For contradicting the very premise of this exhibit are basic facts about the species of goose depicted. It is true that after feeding, this most torpid (or rather torpor-dependent) of all waterfowl will lodge itself in an enclosed space to slumber, preferably the hollow of a dead tree. But it ensconces its body deeply in this refuge, and would never be visible from the outside. Nor would rousing its cold, metabolically decelerated corpus be an easy task. Indeed, the entire display might begin to convince were the goose identified as a barnyard-variety Greylag, making a poor attempt to doze in the manner of its sylvan cousin.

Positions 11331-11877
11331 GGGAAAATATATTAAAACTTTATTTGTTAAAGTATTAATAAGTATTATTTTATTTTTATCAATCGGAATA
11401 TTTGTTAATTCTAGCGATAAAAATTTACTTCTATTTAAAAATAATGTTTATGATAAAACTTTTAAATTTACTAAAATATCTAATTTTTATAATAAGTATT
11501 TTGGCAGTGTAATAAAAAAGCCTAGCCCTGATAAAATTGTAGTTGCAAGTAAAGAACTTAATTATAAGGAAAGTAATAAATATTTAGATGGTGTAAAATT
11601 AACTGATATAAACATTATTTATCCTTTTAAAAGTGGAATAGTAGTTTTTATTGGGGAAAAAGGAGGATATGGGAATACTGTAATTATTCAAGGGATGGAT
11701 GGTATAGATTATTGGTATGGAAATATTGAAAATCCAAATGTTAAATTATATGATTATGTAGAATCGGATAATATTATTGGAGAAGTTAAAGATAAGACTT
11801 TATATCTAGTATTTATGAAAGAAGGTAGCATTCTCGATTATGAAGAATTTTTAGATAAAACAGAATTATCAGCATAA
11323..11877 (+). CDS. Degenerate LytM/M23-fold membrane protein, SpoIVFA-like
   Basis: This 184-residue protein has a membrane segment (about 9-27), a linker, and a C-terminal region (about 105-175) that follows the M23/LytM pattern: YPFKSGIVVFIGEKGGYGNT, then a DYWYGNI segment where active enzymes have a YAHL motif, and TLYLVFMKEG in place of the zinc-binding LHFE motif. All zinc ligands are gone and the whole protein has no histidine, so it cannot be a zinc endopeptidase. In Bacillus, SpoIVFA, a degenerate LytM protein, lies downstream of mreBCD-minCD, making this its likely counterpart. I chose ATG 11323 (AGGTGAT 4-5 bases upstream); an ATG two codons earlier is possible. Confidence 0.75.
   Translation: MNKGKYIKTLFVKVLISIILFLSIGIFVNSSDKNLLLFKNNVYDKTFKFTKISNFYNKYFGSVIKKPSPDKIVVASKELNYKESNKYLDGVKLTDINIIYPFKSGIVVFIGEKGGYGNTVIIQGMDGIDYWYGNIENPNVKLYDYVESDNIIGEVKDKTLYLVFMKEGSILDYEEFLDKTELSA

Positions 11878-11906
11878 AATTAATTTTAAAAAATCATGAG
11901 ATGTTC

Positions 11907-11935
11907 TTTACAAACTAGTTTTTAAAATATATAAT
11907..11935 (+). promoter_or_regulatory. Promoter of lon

From: O. O. Prutchitton, “Taxidermal gaffes and follies at the Natural History Museum.” Tarpeath Gazette, 17 June 1910.

Saturday, December 27, 2008

Osmia vapularis

The aromatic adhesive paste made from the pulped flowers (but not the fruit) of the Ribbonleaf bramble (R. lemniscatus) is a surefire means of trapping, through olfactory deception, the Occidental umber-belted mason bee (O. vapularis). When stuck fast by this goo to a bundle of the plant’s thorny twigs, such insects can add a distinct flavor to corporal punishment. As Occidental umber-belteds possess reusable stingers, a flagellant may enjoy their fury (if properly administered) for a good number of lashes at a time.